'Dogma' pokes fun at Catholic viewsNov. 19, 1999
By DAVID IRVIN
Kevin Smith did it this time. He managed to make a movie so vulgar, so irreverent, so strange that it will permanently put his name on more than a few black lists.
His newest movie, Dogma, mixes more sex and religion than Madonna, and tends to get quite violent in the segues.
Set within the old battle between good and evil, the movie is about a couple of fallen angels, played by Matt Damon and Ben Affleck, who are trying to return to heaven through an ancient loophole in Catholic church dogma. They consider the end of total existence a small price to pay for escape from Hell (portrayed as Wisconsin in the movie).
Meanwhile, a Catholic slacker named Bethany, played by Linda Fiorentino, is commissioned to stop the angels and save humanity in the process. The movie shot more than a few arrows at the Catholic church. It repeatedly used language like 'indulgences' and 'belief systems' to put the church in an unfavorable light.
You have to believe the movie is a total farce when George Carlin shows up as Cardinal Glick. Glick is head of the 'Wow' religious movement in New Jersey where his church is located.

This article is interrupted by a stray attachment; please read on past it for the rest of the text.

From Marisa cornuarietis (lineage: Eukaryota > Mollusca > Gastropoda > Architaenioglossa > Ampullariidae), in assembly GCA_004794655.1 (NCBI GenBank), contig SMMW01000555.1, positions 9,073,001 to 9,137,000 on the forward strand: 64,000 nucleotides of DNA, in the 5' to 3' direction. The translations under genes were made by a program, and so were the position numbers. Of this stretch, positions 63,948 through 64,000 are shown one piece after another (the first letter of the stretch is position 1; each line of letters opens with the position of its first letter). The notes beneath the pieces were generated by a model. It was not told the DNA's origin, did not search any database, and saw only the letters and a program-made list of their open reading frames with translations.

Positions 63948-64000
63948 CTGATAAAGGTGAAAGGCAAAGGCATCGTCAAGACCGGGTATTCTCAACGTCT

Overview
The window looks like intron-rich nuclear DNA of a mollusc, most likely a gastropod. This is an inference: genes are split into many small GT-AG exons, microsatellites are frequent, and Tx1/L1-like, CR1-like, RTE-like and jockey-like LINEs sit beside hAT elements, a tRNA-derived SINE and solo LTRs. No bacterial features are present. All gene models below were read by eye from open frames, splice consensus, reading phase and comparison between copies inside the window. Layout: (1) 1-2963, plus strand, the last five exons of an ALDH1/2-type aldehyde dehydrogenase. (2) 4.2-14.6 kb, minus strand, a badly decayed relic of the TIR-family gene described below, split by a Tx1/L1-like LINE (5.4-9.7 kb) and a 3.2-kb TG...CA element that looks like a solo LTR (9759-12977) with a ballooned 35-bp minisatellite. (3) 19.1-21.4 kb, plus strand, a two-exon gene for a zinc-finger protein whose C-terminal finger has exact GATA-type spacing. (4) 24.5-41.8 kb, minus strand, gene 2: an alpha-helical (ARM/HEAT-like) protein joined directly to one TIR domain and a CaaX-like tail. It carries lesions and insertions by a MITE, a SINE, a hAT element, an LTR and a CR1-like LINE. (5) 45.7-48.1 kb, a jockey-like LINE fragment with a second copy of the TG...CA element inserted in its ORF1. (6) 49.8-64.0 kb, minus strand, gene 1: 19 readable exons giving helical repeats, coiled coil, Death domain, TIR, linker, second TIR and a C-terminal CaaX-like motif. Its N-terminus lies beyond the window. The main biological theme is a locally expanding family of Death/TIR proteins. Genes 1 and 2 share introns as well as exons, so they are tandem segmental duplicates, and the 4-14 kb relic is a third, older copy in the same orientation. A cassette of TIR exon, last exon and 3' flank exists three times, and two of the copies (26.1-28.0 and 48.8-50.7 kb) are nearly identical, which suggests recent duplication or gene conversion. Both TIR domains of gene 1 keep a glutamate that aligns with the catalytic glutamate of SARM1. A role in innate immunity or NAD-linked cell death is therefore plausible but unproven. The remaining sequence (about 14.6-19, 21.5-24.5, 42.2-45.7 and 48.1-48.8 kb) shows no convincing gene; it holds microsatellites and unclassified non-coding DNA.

He also blesses his golf clubs, and turns a deaf ear to Bethany's apocalyptic prophecy. Carlin as a priest --that's funny.
There is nothing funnier in the movie than Chris Rock showing up naked, lying face down in the road.
Claiming to be the thirteenth apostle, left out of the Good Book because he was a 'brother,' Rock does a good job of raising the vulgarity level.
In all of his buffoonery, he reveals that Jesus was also black, and that God is a woman. The actress who plays God will surprise you.
Strangely, the movie takes a very straight approach to describing God's love for humans.
It also references Jesus as God's son and makes some interesting points about the changing role of religion in today's society.
The movie suffered when it came to acting. Fiorentino's role did not give her much room for creativity. What she did with what she had was not good either.
Much of the other acting was type-role oriented. Matt Damon played the fast-talking street guy still reminiscent of Good Will Hunting, for example.
All in all it isn't a bad movie. I would not look for it on an American Film Institute list anytime soon, or anytime ever, but you will enjoy the movie if you like the crassest nature of humor.